By Christopher Harper
Joe Biden’s foreign policy is shaping up as a real mess.
China, the West’s most powerful adversary, obviously sees weakness in the Biden administration. China’s director of the Central Commission for Foreign Affairs, Yang Jiechi, noted what he called the superiority of “Chinese-style democracy” and listed “America’s sins.” The latter included a reference to Black Lives Matter, human-rights problems, and that the U.S. “has exercised long-arm jurisdiction and suppression and overstretched the national security through the use of force or financial hegemony.”
Yang added: “We believe that it is important for the United States to change its own image and to stop advancing its own democracy in the rest of the world. Many people within the United States actually have little confidence in the democracy of the United States.”
Instead of giving Yang the verbal back of his hand, Secretary of State Anthony Blinken seemed like a kid who’d been caught with his hand in the cookie jar.
Blinken responded that the U.S. “acknowledges our imperfections, acknowledges that we’re not perfect, we make mistakes, we have reversals, we take steps back.” But then the United States makes progress again.
Round One to the Chinese.
Although I realize Russian President Vladimir Putin isn’t a nice guy, it seems pretty silly for Biden to call him “a killer” and expect the two to conduct a way to conduct business and at least some diplomatic niceties.
Responding to the comments, Kremlin spokesman Dmitry Peskov told reporters that “these are very bad statements by the president of the United States. He definitely does not want to improve relations with us, and we will continue to proceed from this,” Peskov said.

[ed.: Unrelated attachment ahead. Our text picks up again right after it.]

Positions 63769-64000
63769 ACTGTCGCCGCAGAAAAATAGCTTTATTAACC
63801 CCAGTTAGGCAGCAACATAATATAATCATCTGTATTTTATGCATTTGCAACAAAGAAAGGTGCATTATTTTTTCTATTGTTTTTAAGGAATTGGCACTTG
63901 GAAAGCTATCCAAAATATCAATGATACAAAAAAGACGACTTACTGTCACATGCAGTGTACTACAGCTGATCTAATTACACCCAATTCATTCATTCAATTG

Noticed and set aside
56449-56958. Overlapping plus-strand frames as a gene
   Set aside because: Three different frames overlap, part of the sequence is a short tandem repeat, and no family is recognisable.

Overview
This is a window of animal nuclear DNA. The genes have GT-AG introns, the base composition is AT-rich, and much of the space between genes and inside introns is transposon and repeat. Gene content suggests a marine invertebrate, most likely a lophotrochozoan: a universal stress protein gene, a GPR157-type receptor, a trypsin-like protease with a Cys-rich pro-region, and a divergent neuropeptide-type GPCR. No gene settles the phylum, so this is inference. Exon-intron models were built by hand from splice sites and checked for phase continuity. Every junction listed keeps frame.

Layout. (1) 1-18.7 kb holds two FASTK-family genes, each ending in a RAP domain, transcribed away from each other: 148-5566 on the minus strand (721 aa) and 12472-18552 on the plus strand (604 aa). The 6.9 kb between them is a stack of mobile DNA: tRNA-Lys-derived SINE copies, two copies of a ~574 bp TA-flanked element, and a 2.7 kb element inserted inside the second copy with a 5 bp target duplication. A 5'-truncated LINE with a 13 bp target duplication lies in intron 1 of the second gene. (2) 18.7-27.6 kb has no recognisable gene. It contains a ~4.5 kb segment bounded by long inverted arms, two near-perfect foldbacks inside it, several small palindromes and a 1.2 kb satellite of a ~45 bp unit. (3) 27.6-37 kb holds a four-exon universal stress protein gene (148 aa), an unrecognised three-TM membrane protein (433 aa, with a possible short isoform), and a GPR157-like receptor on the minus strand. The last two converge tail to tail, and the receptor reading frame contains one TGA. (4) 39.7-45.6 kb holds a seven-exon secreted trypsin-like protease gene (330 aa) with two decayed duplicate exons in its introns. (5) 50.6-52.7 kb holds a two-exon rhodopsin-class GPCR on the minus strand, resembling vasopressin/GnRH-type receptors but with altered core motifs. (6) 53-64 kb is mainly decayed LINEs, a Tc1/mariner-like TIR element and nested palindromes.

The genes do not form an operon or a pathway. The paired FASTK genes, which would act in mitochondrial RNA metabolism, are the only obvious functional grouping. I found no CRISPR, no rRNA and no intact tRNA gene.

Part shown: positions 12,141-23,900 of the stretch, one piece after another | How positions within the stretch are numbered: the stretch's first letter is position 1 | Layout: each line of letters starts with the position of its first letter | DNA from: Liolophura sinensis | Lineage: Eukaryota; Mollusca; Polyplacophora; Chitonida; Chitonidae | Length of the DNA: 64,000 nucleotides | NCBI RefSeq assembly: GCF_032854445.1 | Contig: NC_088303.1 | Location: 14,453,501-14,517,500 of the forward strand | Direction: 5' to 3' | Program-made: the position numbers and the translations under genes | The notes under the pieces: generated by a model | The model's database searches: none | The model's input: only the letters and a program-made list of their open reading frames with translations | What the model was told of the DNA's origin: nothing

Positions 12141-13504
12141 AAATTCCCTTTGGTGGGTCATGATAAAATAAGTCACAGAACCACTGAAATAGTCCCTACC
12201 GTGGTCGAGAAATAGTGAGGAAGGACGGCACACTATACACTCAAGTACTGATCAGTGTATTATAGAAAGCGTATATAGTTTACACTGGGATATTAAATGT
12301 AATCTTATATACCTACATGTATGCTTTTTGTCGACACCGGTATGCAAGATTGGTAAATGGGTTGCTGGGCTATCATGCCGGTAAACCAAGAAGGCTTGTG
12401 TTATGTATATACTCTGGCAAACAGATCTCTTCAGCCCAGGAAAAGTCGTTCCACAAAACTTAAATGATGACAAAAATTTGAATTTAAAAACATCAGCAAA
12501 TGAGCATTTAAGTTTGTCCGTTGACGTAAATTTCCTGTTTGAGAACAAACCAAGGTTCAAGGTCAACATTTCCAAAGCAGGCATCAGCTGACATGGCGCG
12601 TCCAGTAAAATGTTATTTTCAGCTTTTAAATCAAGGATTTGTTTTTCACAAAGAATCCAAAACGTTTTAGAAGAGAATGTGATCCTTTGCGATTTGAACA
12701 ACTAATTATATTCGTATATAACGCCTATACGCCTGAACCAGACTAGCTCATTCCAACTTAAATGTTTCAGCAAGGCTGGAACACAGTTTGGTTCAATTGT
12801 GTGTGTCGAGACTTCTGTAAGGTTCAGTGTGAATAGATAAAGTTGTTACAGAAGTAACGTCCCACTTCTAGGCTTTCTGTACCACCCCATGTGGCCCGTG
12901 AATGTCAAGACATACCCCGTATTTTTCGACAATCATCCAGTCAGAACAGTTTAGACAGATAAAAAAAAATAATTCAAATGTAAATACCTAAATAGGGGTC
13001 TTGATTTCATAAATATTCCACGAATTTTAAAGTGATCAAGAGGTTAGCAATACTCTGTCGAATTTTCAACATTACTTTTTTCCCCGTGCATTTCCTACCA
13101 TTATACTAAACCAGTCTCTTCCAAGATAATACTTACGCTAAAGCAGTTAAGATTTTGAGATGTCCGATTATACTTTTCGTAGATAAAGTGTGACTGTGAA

Vlad the Bad offered Joe a chance to calm down in a meeting sometime soon.
Round Two to the Russians.
But there’s more. The Biden team has managed to anger Saudi Arabia by temporarily halting the sale of weapons to the kingdom, mainly because of its role in the death of a Saudi journalist and the ongoing war in South Yemen. Let’s face it: Saudi Arabia has been a key ally in the Middle East, particularly in halting Iranian moves in the region.
At least Biden finally got around to speaking with Israeli leaders. In a telephone call to Israeli Prime Minister Benjamin Netanyahu, Biden reaffirmed the relationship with the Jewish state.
The two leaders were described as speaking for about an hour and having a “very warm and friendly” call, touching on their personal ties and saying they’d work together to “continue strengthening the steadfast alliance” between the two countries, according to the Israeli reports.
Biden also said he hoped to strengthen the partnership, including on “defense cooperation,” according to the White House. The president said it was important for the two nations to work together on “regional security issues” such as Iran.
Nevertheless, one out of four isn’t particularly good when it comes to such critical elements of U.S. foreign policy.